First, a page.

German High Fiscal Court: Treatment of depreciable assets when purchasing shares in partnerships
If a shareholder acquires an equity interest in a partnership for a price which exceeds the capital account in the partnership balance sheet, the additional value (selling price with respect to capital account) is to be stated in a positive supplementary balance sheet. Since, from an income tax perspective, the purchaser of a partnership share acquires a proportional share of the assets, the same rules are to be applied to such purchaser as apply to a sole proprietor. This was ruled by the German High Fiscal Court in a recently published judgement dated 20 November 2014 (IV R 1/11).
This means, on the one hand, that the purchaser has to write off the depreciable items of the partnership’s assets over the remaining useful life applicable at the time of the purchase. On the other hand, the purchaser has the same depreciation options which a sole proprietor could use if he had bought a corresponding asset at the time of such purchase.
In its judgement the German High Fiscal Court rejected the plaintiff taxpayer’s request to depreciate the additional value of the depreciable assets capitalised in the supplementary balance sheet over the residual useful life still applicable for the assets capitalised in the partnership balance sheet. The German High Fiscal Court held that the remaining useful life of the depreciable assets has to be newly assessed at the time of the share purchase and the assets thus have to be depreciated over this period of time.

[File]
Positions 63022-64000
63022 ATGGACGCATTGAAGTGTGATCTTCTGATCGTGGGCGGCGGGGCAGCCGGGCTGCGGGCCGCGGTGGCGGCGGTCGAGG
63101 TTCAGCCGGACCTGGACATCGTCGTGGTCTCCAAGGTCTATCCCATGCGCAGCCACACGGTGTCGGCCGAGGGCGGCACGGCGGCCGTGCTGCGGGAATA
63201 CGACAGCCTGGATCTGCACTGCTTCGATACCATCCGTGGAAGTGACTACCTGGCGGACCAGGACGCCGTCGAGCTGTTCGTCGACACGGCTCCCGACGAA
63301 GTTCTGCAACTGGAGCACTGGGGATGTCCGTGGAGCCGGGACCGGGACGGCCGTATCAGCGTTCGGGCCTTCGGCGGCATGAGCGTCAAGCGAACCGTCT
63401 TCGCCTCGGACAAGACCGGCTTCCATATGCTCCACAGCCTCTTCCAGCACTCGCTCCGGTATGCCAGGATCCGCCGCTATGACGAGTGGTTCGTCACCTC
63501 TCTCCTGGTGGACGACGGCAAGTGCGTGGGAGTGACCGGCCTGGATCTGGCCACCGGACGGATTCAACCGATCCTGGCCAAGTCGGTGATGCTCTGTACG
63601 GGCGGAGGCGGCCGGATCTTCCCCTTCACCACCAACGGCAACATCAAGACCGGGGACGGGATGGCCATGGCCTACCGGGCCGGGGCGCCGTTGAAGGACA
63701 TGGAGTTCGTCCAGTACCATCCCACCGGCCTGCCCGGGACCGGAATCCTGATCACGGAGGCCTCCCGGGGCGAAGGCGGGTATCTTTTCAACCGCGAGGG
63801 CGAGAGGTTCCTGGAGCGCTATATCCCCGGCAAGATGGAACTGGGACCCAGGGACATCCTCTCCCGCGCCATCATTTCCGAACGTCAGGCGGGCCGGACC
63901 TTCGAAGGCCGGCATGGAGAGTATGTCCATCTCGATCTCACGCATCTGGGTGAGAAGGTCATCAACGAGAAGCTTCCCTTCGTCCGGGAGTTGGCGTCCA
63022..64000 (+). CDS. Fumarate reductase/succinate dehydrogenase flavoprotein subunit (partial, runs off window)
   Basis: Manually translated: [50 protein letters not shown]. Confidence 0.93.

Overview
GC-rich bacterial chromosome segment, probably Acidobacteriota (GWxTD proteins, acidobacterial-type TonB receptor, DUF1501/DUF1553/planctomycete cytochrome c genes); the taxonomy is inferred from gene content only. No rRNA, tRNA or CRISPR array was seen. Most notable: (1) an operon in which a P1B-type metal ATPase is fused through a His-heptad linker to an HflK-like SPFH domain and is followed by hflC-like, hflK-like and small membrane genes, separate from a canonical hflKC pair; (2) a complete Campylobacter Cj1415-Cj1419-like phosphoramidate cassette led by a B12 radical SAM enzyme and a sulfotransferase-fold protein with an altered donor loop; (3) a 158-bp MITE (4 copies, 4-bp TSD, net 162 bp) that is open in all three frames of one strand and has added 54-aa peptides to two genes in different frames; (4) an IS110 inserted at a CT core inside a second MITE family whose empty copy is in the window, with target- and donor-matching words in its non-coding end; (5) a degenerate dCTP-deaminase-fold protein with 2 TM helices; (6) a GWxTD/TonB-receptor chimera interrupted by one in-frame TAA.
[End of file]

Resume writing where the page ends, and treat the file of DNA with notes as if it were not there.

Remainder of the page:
If such a reassessment results, for example, in a residual useful life of five years for an asset purchased in the context of the share purchase, the purchaser has to depreciate the costs of purchasing these assets which are capitalised proportionally both in the partnership balance sheet and the supplementary balance sheet over five years, even if the asset is depreciated in the partnership balance sheet within a residual useful life of only four years.
Where equity interests in partnerships are acquired, this ruling will tend to result in depreciation over a longer period of time, which in turn may have an impact on the selling price and therefore should be taken into account in contractual negotiations.